Today many organizations are adopting Agile software development principles to improve software quality and reliability, and to reduce time to market. In this module, you will learn about Agile, and how it is different from traditional software development.
At the end of this article, you should be able to:
- Describe What Agile Is, and How it Differs from Traditional Software Development
- Identify How Agile Is Being Used World-Wide, and Sources You Can Access to Improve Your Knowledge on This Topic
Agile is an approach to software development. But before you learn how it works, you first need to look at how software applications have been traditionally developed.
Definition: A software development approach recommending that planning, development and testing before performed in short ‘sprints’ by small, self-organized teams
Suppose you want to create a new mobile app myFlights. This app will manage all flight reservations for the user for all airlines.
You cannot develop software without knowing what you want it to do. So, you will start by creating a list of application features, what it will do, and how users will use it. You will also decide when you want it ready, and from this begin to create budgets and staffing.
Or, in other words, you will commence planning your application.
In your case, you want an app with these features ready in one year. It will be available for iPhone and Android devices and will also have a web interface.
Traditional software development begins with a planning phase. This planning covers the entire project, and includes specifications, and a detailed plan on how the project will progress. In traditional development this plan is quite detailed and is used throughout the project.
This planning phase is then followed by the actual software development, and finally a phase to test the final software product. Each phase normally completes before the next phase starts. So, you would complete your planning phase before commencing development.
Planning -> Development -> Testing
Suppose you finish your development phase, but into your test phase the specifications or requirements for Android applications changes. Or Android releases a new version with features that users will quickly see as essential.
(Android requires apps to be coded differently)
Your project is in trouble, you will need to go back and redo your planning and some of your software development. Traditional software development is often called Waterfall development, it flows in one direction and is difficult to go back.
The change here for Android applications is one of many possible issues that could happen in a software development project. These changes could be related to the following areas:
- Technical — such as new tools, frameworks, or features
- Market — such as changes in user needs or usage patterns
- Business — such as budget changes
With software development projects, these issues can happen very quickly, and with little notice.
Risks in Software Development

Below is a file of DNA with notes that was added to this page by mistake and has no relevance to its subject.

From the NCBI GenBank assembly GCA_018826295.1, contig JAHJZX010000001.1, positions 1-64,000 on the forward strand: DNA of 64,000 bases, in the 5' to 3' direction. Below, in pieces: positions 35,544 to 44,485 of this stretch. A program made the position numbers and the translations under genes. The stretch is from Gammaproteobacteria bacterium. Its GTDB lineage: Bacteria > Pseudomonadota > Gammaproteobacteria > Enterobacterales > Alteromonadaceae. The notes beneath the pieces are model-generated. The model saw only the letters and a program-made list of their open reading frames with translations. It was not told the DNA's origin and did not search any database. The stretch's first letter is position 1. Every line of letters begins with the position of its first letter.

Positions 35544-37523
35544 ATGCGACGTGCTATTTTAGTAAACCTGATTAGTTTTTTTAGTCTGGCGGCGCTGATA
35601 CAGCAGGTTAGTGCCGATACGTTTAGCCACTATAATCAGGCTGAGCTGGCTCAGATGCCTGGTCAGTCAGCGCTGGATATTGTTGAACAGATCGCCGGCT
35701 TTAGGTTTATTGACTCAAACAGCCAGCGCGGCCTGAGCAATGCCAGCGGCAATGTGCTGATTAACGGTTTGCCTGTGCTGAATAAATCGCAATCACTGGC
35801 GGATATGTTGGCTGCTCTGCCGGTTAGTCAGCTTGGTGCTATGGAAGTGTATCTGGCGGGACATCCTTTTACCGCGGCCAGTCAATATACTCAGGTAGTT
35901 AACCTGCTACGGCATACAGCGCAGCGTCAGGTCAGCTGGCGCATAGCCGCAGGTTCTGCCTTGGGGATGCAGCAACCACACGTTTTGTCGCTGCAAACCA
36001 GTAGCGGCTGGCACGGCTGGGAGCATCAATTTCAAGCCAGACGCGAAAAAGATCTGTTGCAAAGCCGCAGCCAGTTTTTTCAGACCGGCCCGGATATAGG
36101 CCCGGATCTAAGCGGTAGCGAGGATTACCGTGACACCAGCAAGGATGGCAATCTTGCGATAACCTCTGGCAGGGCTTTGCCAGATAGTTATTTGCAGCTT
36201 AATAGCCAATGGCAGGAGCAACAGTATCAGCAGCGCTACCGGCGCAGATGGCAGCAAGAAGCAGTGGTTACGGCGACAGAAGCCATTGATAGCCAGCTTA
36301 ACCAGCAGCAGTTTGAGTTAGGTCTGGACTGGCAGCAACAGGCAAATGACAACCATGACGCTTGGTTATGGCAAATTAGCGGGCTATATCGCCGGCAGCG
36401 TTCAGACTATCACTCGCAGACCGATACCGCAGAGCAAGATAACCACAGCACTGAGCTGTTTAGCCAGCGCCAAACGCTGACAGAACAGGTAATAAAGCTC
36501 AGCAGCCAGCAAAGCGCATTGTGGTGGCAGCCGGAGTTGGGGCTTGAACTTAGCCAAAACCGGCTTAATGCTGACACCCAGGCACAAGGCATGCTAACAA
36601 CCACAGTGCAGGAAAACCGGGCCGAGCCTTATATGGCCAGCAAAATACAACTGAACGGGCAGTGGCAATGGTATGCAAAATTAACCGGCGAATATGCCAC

• Change in timeline, get it to market faster
• Budget changes or reductions
• Staffing changes
• Customers change their minds
• Proposed solution does not work
• New devices or environments
• Changed standards or features
• Frameworks or other software used changes
• Similar software appears on the market
• New security or compliance issues
• New information changes requirements
• New tools or software could change the project
With Agile development, the same planning, development, and testing phases are performed. But rather than having one set of phases — plan, develop, test, it is broken up into many smaller sets. Each set is sometimes called a sprint.
Each sprint delivers a workable product with some of the features required. They deliver production quality software that is ready for users to begin using.
How does traditional waterfall development differ from agile development, and what new practices will you need to introduce?
- The project is split into small sprints.
- Each sprint consists of a planning, development, and testing phase.
- Each sprint produces a product that is ready for users.
Even if you are breaking the project up into sprints, there is some planning that must happen at the beginning of the project — determining overall needs and deciding what sprint will do what. However, this initial planning phase will be much shorter for Agile projects.
Here, sprints are shown as sequential, one after the other. However, this may not be the case, and some sprints may be able to be performed in parallel by different teams.
Consider how this could work with your myFlights app. You want to produce your final product in one year. In your project, you will divide it up into 22 sprints. Some of these sprints can be developed in parallel. For example, you could develop iPhone and Android features side by side.
Each sprint will add a new feature to your app. At the end of each sprint, there will be a production quality software product with that feature, and any previous features, ready for the users to use.
For example, you will have a web application that can view an existing booking and display a boarding pass in the first month of your project.
Dividing the project up into sprints makes it, well, more Agile. At the beginning of every sprint, the objective of the sprint is determined, and then actioned. So, if something changes, the objectives of each sprint could change as required. There are several other advantages to this style of programming.
- Earlier to market: Each Agile sprint produces a production quality software product ready for use. So, a version of a software product with some of the features can be released to the market earlier.
- User verification: As each sprint produces a product ready for use, users can start using it early in the project. Feedback from these users can be used to improve the product as it is developed, and make sure that it is satisfying their needs. This is important because many software products are developed without fully matching the user’s needs.
- Approach Verification: It is possible that an approach or decision made early in the project will not work. As each sprint produces a product ready for use, decisions or approaches that will not work are detected earlier in the development of the project.